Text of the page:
3. Used containers are cheap and available.
  4. Prices will continue to be driven down as competition increases.

Let’s dig into more details on the good side of shipping container farms.

Container farms are easy to transport

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Farms built from used shipping containers are — as the name implies — easy to ship. Ideal, in fact.

The primary benefit of easy shipping is that manufacturers can set up shop where it’s cheap, then ship them directly to the farm site fully loaded and ready to grow.

There’s some serious potential there for setting up your farm quickly and starting to grow without having to worry about building a greenhouse or finding warehouse space.

Most of the benefit, however, stays with the manufacturer.

After all, why would a farmer who is establishing a farm to serve a local market need to move their farm that often? You could technically hire a crew with a crane to put in on a semi and move it across town if you felt so inclined, but why would you want to do that?

While the container farm is technically easier to move due to its form factor, we don’t advise planning a farm to be moved often.

Container farmers have a compact footprint

One benefit of growing in a container farm is that you don’t need a lot of land or a dedicated building to start.

That means modern farmers or program directors can now drop one of these behind a restaurant or in a school parking lot. In the end, the compact form opens up a lot of doors for producing food closer to where it’s consumed.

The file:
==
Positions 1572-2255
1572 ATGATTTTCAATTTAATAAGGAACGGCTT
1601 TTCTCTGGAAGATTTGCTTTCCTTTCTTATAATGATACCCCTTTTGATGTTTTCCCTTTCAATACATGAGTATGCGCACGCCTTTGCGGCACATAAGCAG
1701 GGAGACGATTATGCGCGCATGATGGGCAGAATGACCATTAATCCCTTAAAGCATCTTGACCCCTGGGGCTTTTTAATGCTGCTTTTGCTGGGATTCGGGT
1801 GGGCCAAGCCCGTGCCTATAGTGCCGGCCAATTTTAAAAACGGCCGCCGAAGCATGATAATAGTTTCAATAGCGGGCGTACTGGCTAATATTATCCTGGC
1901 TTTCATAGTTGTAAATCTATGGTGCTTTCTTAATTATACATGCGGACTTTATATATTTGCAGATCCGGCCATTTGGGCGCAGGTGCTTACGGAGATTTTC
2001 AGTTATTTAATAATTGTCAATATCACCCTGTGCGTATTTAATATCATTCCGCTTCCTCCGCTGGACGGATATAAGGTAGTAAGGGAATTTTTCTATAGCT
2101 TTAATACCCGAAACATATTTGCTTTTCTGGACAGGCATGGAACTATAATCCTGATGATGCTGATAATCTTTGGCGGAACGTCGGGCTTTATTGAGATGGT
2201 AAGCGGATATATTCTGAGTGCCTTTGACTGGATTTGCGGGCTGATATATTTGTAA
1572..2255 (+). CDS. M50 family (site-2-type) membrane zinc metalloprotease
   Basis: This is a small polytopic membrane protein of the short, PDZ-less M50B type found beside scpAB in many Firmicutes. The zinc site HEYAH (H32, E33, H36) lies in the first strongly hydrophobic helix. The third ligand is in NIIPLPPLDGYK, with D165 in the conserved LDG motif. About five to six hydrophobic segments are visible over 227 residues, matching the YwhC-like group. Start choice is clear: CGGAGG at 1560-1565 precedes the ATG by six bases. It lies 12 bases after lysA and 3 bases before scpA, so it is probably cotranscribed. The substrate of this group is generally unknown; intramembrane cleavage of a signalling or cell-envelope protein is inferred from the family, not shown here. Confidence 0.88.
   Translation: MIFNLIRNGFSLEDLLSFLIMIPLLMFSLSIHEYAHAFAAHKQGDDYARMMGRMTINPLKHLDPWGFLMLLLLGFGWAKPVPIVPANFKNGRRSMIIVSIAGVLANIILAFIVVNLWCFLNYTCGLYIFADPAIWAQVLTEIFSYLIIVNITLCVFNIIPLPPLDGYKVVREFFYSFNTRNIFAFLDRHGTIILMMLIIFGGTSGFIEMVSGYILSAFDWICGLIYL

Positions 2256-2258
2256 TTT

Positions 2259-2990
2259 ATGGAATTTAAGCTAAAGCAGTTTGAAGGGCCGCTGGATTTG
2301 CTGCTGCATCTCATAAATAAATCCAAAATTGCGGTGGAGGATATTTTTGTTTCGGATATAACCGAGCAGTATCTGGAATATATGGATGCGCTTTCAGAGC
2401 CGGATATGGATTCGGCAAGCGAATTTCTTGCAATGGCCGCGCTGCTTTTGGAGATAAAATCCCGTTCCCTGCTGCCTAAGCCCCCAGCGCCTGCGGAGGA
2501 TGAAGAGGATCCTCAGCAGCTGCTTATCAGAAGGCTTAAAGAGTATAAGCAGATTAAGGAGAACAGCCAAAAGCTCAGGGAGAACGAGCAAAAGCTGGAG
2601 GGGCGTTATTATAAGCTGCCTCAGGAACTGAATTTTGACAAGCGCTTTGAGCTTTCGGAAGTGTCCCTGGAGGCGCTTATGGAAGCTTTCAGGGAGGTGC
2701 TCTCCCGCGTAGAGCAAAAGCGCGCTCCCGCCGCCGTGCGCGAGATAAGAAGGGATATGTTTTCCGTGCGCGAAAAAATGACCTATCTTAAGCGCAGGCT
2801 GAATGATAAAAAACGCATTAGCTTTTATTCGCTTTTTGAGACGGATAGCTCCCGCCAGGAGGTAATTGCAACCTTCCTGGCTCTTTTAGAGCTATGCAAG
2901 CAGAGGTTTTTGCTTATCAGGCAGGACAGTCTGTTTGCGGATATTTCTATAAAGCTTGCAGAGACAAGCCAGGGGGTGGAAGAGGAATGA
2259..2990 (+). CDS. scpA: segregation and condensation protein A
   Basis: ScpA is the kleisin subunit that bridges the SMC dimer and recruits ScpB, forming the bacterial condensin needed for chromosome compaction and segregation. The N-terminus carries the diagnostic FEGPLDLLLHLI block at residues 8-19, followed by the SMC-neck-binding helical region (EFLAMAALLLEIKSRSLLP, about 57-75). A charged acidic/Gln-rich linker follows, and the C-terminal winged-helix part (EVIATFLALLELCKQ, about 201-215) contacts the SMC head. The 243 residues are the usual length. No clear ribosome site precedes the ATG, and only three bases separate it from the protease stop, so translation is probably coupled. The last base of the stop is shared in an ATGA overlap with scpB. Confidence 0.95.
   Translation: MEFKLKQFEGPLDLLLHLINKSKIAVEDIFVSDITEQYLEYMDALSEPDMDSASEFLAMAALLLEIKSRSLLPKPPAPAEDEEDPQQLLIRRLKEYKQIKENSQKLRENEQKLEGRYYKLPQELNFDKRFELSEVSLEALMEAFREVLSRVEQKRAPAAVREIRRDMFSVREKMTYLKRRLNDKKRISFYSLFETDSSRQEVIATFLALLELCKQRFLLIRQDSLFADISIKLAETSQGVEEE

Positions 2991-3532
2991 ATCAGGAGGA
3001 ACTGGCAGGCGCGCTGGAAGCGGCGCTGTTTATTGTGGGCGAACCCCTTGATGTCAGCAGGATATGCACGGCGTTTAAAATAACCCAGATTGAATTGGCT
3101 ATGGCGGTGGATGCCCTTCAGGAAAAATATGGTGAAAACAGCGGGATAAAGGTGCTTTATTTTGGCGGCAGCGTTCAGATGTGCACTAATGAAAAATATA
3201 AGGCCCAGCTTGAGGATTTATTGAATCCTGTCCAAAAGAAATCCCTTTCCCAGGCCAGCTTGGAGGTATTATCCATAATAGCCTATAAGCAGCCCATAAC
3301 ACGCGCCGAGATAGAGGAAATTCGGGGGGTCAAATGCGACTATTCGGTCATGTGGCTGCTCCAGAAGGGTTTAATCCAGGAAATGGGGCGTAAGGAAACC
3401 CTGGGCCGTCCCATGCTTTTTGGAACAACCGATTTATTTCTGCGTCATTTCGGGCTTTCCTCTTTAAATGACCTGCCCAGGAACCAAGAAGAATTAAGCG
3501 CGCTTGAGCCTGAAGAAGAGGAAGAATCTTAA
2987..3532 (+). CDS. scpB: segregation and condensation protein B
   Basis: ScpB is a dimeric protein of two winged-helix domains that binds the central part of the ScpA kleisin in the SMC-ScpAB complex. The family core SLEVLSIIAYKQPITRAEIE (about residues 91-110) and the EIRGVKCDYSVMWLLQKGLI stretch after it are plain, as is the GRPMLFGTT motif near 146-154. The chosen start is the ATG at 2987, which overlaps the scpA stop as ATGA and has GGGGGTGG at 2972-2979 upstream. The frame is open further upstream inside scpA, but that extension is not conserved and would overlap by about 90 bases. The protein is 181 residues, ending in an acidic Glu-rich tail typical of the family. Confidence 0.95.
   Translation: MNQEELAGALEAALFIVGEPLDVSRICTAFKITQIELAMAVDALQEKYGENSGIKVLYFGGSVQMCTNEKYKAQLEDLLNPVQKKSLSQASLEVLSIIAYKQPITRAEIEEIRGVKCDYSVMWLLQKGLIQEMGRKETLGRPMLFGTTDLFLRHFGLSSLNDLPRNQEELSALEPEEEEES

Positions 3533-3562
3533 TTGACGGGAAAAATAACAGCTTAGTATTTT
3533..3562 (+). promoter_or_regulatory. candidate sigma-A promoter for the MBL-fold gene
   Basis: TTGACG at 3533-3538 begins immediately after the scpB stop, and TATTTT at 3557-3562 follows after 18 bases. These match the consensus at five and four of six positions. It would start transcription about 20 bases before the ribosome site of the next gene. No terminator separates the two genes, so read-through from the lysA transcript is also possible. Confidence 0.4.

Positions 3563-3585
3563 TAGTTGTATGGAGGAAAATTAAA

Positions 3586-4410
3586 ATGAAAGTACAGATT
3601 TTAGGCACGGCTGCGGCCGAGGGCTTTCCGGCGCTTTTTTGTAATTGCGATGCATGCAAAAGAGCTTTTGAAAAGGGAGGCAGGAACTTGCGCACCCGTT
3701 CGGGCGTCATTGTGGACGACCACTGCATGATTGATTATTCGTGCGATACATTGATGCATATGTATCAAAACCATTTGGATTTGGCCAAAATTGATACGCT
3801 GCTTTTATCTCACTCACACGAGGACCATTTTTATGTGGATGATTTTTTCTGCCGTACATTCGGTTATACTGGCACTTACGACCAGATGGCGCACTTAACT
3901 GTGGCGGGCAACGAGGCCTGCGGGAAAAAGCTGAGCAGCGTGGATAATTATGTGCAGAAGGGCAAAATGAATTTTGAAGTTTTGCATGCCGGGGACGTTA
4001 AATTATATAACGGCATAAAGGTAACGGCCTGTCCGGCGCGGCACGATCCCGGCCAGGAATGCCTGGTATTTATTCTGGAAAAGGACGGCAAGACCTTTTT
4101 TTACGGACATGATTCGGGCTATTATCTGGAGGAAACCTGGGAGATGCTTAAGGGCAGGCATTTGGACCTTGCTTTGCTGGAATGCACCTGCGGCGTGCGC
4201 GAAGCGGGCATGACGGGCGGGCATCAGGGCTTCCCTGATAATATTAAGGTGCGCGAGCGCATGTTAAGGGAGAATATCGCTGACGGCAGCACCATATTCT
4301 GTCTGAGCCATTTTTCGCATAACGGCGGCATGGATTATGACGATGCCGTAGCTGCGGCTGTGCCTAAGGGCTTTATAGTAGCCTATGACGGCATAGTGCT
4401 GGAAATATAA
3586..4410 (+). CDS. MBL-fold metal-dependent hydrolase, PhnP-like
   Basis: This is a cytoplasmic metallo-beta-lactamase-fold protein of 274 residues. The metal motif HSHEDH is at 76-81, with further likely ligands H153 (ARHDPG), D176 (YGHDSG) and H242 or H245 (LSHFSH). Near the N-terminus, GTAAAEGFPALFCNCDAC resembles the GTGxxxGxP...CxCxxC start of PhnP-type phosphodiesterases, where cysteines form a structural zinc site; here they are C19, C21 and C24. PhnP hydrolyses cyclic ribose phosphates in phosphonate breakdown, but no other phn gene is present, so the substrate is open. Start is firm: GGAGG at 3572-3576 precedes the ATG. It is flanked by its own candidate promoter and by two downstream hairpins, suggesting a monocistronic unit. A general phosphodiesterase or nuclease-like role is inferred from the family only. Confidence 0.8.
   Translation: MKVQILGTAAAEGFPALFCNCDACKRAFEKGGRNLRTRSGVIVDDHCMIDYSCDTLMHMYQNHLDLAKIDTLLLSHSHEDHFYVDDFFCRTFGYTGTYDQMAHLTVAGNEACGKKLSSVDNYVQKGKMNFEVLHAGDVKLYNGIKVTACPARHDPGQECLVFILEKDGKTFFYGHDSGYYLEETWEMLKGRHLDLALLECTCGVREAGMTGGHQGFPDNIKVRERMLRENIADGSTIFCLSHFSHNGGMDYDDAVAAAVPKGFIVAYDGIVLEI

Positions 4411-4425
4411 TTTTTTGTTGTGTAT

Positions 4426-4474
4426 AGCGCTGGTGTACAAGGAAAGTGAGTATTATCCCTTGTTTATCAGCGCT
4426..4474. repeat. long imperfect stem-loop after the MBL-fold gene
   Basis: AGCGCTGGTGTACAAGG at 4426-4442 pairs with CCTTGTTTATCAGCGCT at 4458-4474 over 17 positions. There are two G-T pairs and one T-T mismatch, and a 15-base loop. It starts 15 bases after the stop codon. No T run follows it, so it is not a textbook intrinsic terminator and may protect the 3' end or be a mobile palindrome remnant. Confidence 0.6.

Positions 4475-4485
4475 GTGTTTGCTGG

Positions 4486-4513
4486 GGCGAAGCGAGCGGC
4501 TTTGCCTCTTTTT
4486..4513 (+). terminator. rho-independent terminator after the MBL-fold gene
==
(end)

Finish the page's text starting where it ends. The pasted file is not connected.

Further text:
Keep in mind, however, that most container farms require a perfectly level platform to function (drainage lines need to flow in the right direction after all) and can require a cement pad.

Being able to park a farm anywhere you need food is an amazing achievement and therefore a big benefit of this form factor.

Containers are readily available

Used shipping containers are everywhere. Shipping companies have been using them for decades to ship all sorts of goods overseas, so millions of them are made.

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When containers like refrigeration shipping containers break, they are often easier (and less expensive) to “retire” than to fix.

This still represents a loss for the shipping company, however, so they’re usually eager to sell whatever retired containers they can. Altogether, this makes used containers very inexpensive.

The good part for farmers is that these types of containers are cheap and available! That means for a few thousand bucks you can get the shell of your new farm to build out.

Future container farmers gain through value-based competition

Because the cost of acquiring used shipping containers is very low, there are more and more value-added companies getting into the space. The more companies there are, the more the price will decrease over time.

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Obviously, a lower price point helps more aspiring farmers launch new businesses which will help to increase the supply of locally grown food around the world, which is good for everyone.

That said, investing your life savings into an inexpensive container farm may be a poor decision if you haven’t examined all the variables.

(Read on for more about the potential drawbacks of growing in a container.)

These four exciting benefits have never combined so well as in container farming. They represent an exciting area of development and accessibility to farming for people that were limited before.